Next video:
Loading the player...

Earnest money is a deposit made by a buyer to an intermediary to show his or her seriousness to follow through with an agreed-on transaction.

In real estate, a buyer pays earnest money when a seller accepts his offer and the buyer signs a purchase agreement. The buyer usually gives the money to the title company; or in some states the broker, who puts it into an escrow account until the deal is finalized. At that time, the money is applied to the buyer’s payment.

If the deal falls through, there is usually a provision in the purchase agreement stating which party gets the earnest money. As a rule of thumb, if the failure is the seller’s fault, the buyer will get it back. If it is the buyer’s fault, the seller will keep it.

The amount charged as earnest money varies with the real estate market conditions.

Joe sold a house in a hot market for $500,000. He asked for 2%, or $10,000, as earnest money. The first buyer who offered him full price and the earnest money was accepted. When the bank approved the financing, the $10,000 was applied to the buyer’s payment.

Four years later, Joe bought a house for $500,000 in a slow market. The seller asked him for 1% as earnest money, or $5,000. A few days later, Joe found a problem with the house and backed out. As per the purchase agreement, his earnest money was refunded.

Related Articles
  1. Investing

    Contingency Clauses In Home Purchase Contracts

    Here, we introduce widely used contingency clauses in home purchase contracts and how they can benefit both Buyers and Sellers.
  2. Investing

    Ins And Outs Of Seller-Financed Real Estate Deals

    Seller financing works like this: Instead of a buyer receiving a loan from a bank, the person selling the house lends the buyer the money for the purchase.
  3. Investing

    Home Sale Contingencies: What Buyers And Sellers Need to Know

    Home sale contingencies protect buyers who want to sell one home before purchasing another. Find out what buyers and sellers need to know about these contractual conditions.
  4. Investing

    Playing Hardball When Selling Your Home

    Using these strategies will help you get more cash when selling your house.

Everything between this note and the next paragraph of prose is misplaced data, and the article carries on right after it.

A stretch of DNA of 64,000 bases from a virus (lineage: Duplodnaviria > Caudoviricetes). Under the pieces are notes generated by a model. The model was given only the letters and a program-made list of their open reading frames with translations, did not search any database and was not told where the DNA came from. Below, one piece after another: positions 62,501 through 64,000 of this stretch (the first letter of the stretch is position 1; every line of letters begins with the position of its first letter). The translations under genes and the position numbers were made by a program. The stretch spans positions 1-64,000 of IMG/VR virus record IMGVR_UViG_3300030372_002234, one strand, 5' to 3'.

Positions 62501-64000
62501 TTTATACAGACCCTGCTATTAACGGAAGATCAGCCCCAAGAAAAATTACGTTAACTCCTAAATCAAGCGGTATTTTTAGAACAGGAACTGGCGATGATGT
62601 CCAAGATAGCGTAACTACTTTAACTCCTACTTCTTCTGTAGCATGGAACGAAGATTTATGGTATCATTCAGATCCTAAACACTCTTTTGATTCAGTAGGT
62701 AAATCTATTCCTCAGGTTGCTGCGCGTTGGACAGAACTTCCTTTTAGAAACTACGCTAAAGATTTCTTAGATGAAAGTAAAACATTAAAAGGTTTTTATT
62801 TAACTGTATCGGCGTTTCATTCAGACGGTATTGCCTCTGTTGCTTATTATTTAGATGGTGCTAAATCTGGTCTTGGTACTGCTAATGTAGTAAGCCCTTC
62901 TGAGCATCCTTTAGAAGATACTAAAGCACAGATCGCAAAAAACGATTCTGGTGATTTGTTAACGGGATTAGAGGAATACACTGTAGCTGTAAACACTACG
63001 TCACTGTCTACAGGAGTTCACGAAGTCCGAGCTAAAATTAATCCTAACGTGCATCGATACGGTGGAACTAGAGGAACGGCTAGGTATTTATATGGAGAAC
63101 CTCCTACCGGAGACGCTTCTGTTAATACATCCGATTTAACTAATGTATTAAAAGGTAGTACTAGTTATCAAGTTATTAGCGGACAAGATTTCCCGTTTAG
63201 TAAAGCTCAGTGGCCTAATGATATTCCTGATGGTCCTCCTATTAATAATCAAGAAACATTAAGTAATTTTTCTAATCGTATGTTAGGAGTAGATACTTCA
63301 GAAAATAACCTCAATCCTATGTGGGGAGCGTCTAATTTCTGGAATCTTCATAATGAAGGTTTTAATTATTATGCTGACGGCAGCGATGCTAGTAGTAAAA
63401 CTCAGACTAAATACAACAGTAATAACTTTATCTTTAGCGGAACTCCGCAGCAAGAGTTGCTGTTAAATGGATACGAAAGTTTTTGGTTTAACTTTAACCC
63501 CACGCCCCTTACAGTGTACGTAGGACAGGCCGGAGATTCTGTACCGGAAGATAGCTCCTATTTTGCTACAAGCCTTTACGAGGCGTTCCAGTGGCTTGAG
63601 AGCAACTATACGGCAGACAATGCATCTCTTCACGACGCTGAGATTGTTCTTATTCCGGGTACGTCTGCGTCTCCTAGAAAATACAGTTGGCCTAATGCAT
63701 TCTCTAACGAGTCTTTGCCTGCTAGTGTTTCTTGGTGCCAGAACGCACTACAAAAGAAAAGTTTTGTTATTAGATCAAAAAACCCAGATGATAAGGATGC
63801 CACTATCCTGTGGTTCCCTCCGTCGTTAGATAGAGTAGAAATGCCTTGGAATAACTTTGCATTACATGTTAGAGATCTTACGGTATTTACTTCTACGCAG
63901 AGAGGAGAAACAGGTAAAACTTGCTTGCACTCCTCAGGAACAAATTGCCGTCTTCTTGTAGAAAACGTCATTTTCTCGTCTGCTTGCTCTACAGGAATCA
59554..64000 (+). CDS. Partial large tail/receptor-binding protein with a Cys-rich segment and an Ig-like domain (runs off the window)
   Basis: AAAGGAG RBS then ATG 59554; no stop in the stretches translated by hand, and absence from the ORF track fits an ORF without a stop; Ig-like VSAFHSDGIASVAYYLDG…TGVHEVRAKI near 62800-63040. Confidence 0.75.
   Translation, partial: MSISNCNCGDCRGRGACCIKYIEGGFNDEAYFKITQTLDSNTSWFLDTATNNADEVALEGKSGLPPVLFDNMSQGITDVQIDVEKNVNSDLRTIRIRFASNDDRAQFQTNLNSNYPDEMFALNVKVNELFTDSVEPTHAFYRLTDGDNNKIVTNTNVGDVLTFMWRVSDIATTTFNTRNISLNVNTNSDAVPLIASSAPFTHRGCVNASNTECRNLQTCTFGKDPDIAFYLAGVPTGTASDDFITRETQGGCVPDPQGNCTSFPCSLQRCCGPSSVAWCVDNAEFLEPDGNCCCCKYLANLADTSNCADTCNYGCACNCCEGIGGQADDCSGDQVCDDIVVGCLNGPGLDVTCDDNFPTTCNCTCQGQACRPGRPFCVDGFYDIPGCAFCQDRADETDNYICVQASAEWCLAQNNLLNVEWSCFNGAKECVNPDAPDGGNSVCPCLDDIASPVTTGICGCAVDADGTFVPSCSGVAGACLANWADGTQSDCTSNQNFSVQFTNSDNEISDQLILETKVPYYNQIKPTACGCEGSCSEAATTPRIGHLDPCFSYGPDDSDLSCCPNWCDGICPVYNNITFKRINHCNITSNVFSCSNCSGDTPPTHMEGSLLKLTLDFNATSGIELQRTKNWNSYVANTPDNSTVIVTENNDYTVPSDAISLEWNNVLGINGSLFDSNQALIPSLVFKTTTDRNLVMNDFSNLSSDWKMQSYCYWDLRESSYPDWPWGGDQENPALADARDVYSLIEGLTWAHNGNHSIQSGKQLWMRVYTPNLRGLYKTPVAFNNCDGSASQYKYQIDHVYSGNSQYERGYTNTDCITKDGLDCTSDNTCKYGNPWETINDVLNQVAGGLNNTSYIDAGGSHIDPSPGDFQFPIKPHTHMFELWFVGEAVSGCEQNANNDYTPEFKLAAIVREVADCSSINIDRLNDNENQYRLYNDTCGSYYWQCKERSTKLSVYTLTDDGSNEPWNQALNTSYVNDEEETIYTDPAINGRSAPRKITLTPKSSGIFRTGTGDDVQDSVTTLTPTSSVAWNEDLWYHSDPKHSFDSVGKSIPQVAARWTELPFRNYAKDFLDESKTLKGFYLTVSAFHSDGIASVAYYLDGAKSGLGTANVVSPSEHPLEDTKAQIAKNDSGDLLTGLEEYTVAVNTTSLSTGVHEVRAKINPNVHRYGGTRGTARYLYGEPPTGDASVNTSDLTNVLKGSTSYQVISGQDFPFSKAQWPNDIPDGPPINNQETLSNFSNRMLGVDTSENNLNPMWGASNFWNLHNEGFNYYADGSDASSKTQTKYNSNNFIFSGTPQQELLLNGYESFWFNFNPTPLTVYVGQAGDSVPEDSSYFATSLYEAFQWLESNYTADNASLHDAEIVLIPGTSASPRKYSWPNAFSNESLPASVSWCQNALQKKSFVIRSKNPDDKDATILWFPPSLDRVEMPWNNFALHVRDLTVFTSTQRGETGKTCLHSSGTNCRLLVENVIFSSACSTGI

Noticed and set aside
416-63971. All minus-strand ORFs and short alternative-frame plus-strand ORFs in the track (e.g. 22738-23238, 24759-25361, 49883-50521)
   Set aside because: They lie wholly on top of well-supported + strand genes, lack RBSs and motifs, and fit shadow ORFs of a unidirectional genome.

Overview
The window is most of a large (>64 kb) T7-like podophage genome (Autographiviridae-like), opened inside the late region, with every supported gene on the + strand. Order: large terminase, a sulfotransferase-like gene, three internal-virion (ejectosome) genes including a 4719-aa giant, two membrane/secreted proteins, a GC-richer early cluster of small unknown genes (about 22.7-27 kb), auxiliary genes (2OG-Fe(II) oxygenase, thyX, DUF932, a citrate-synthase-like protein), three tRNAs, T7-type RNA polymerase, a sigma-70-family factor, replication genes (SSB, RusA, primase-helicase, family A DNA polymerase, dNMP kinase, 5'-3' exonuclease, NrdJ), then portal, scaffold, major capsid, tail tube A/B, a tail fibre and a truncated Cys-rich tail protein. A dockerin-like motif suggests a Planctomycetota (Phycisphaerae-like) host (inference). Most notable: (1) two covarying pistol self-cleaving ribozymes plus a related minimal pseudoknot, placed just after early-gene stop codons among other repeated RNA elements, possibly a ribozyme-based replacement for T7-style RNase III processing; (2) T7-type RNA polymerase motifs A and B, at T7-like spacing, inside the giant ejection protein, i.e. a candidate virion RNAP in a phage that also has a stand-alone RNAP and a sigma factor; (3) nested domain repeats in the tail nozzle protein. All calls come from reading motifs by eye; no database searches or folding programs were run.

5. Investing

    Rent-to-Own Homes: How the Process Works

    A rent-to-own agreement, also called a lease option or lease-to-own agreement, offers an alternative way to buy a home.
  6. Investing

    Understanding The Escrow Process

    Learn the 10 steps that lead up to closing the deal on your new home and taking possession.
  7. Investing

    The Top 4 Worries That Keep Homebuyers Up at Night

    What are the top four things homebuyers worry most about? Money, money, money, money.
  8. Small Business

    7 Steps To Selling Your Small Business

    Money in the bank and newfound free time make this grueling process worth the trouble.
  9. Investing

    7 Must-Have Real Estate Contract Conditions

    It's a good idea to educate yourself on the not-so-obvious parts of a real estate contract.
Hot Definitions
  1. Short Covering

    Short covering is buying back borrowed securities in order to close an open short position.
  2. Covariance

    A measure of the degree to which returns on two risky assets move in tandem. A positive covariance means that asset returns ...
  3. Liquid Asset

    An asset that can be converted into cash quickly and with minimal impact to the price received. Liquid assets are generally ...
  4. Nostro Account

    A bank account held in a foreign country by a domestic bank, denominated in the currency of that country. Nostro accounts ...
  5. Retirement Planning

    Retirement planning is the process of determining retirement income goals and the actions and decisions necessary to achieve ...
  6. Drawdown

    The peak-to-trough decline during a specific record period of an investment, fund or commodity. A drawdown is usually quoted ...
Trading Center